The clinical education facility is an 808-bed acute care hospital in an urban setting specializing in trauma, critical care, emergency care, cardiology, orthopedics, and neurology. PT students attended each of these settings during the period over which data were assessed. The standard productivity expectation for full-time PTs is 16 billed units in an 8-hour work day. The clinical education facility affiliates with 15 universities for PT clinical education. During the 3-year period in which the productivity data was assessed for this study, 196 students were educated at the hospital during 45 total clinical education time periods, and all 15 PT institutions were represented. Forty-seven of the students (24%) were on their first clinical experience, 97 (49.5%) were on an intermediate clinical experience, and 52 (26.5%) were on their terminal clinical experience. Four students included in the data were remediation students sent out of sequence by request of contracted institutions. None of the remedial students had been in the facility prior to the clinical experience. The range of the length of the clinical education experiences was 6 to 15 weeks. During the 3-year data collection time period, clinical education programs from the universities cancelled 43 rotations. Facility demographics are outlined in Table 1.
Demographic Data of Physical Therapists
Data from 20 full-time PTs were collected in this study. All 20 (100%) PTs were American Physical Therapy Association (APTA) credentialed clinical instructors, with 25% (5/20) being advanced APTA credentialed clinical instructors. The mean years of experience of the PTs was 5.25 years (SD 4.99). The 2:1 PTs possessed a mean 8.4 years of experience, while the 1:1 PTs had a mean 4.2 years of experience. Sixty-percent of the PTs possessed entry-level Doctor of Physical Therapy (DPT) degrees, with an additional 30% possessing DPT degrees earned in the transitional model. PT demographic data are reported on Table 2.
There was a total of 8,951 days of productivity assessed in this study, with an overall mean of 17.23 units (SD 3.8) billed per day. When analyzed by days with a PT student in clinical education, PT productivity was 16.17 (SD 3.27) with no student (0:1 model), 17.05 (SD 3.35) with 1 student (1:1 model), and 21.53 (SD 5.61) with 2 students (2:1 model). Descriptive data about therapist productivity are provided in Table 3.
A further assessment was conducted to determine if there are baseline differences between clinical instructors who used the 2:1 model versus those who did not use the 2:1 model. The baseline ANOVA found statistical significance between the groups (F = 18.81, P < 0.001), with clinical instructors not using the 2:1 model having a higher baseline mean (16.81, SD = 3.38, 95% confidence interval (CI), 16.7–16.9) than those using the 2:1 model (16.42, SD = 3.05, 95% CI, 16.3–16.6). Results of this comparison are in Table 4.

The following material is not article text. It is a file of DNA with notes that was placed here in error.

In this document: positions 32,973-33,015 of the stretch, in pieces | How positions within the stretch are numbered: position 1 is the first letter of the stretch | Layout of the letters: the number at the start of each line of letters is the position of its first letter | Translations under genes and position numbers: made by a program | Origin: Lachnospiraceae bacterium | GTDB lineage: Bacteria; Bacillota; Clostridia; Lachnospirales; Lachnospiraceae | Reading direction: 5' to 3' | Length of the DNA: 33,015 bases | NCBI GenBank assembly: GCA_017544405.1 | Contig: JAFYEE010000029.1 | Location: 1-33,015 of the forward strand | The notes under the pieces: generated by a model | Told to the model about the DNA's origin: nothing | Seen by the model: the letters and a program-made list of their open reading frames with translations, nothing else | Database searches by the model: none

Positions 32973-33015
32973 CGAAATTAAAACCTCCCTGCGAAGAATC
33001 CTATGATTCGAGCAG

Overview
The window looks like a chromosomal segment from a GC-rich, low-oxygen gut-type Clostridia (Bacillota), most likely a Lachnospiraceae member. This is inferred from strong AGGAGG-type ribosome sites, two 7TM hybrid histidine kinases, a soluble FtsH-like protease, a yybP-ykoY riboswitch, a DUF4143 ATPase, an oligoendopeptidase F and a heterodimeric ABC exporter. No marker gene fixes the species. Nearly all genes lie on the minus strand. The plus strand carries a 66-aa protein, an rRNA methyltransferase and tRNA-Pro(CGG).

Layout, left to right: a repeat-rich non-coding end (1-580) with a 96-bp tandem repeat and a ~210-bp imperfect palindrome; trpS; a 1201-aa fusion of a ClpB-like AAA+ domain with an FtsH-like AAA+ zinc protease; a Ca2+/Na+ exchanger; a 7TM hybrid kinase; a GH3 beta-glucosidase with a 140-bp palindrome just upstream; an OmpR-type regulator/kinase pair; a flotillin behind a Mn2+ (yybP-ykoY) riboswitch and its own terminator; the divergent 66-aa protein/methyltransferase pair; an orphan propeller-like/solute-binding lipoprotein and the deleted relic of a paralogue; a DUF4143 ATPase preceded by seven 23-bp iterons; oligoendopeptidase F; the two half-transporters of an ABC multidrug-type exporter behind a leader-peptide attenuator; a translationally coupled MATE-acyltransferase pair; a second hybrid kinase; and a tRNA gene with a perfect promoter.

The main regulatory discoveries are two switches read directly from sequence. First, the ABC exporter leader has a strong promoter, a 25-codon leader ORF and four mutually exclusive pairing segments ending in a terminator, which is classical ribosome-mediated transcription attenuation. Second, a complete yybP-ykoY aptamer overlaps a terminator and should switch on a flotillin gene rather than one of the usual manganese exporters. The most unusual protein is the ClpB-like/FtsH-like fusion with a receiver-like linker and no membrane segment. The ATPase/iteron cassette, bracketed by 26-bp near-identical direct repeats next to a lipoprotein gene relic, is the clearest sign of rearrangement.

A 1-way ANOVA examining betweengroup differences revealed significant differences between the PT productivity when using the different clinical education models (0, 1, 2 students)(F2,8978 = 685.4, P < .001). The post hoc test identified statistically significant differences (P < .001) in all pairwise comparisons. Group comparisons of clinical instructors working with 0, 1, and 2 students are presented in Table 5. A follow-up ANCOVA was also performed to address concerns of the baseline productivity serving as a covariate that may influence group comparisons when students are utilized in patient care. The ANCOVA revealed statistically significant differences (F = 559.1, P < .001, partial eta squared = .163) when controlling for baseline productivity of the PTs.
PTs were then grouped based on whether or not they participate in the collaborative model (2:1) of clinical education and assessed for within-group differences in productivity using a 1-way repeated-measures ANOVA. The ANOVA considered 851 days in which the clinical instructor supervised 2 students, and compared means with the same number of days instructors served 1 and 0 students. The mean number of units billed by PTs who participate in the 2:1 model of clinical education for this sample of 851 days each was 16.77 (SD = 3.15) without a student, 17.36 (SD = 3.61) with 1 student, and 21.52 (SD = 5.61) with 2 students. The repeated measures ANOVA indicated significant changes (F = 305.6, P < .001). There was a statistically significant increase in productivity with each student added in clinical education (P < .05). Increase from 0 to 1 student resulted in a mean difference of .591 units, change from 1 to 2 students resulted in a 4.16 unit increase, and change from 0 to 2 students resulted in a mean increase of 4.75 units (95% CI, 4.21–5.29). Data for the repeated-measures ANOVA for clinical instructors working with 0, 1, and 2 students is presented in Table 6.
The mean number of units billed by PTs who do not participate in the 2:1 model of clinical education was 15.95 (SD = 4.3) without a student, and 16.77 (SD = 3.20) with 1 student. The repeated measures ANOVA indicated a significant change from 0 students to 1 student (F = 26.88, P < .001). There was a significant increase in productivity (P < .001) when a student was added in clinical education, with a mean increase of .818 units (95% CI, .508–1.13). Data for the repeated-measures ANOVA assessing within-group differences for clinical instructors who only do the 1:1 model are presented in Table 6.
The primary aim of this study was achieved through the analysis of the large sample of PT productivity over a 3-year timeframe. This study examined 8,981 days of PT productivity, of which, 3,254 days included the involvement of at least 1 physical therapy student. This study found statistically significant differences in PT productivity in the acute care setting while serving in any capacity as a clinical instructor. Considering the analyses displayed an average increase between 1.05 and 5.53 units of physical therapy per day, the results demonstrate a significant impact in productivity. These results will be of high interest to both clinical sites and academic institutions. When comparing the mean productivity differences between the groups of clinical instructors while controlling for baseline productivity, a statistically significant difference was observed between each model (0, 1, 2 students). In addition, within-group differences were observed with statistical significance for the clinical instructors when there was an addition of a student at any level.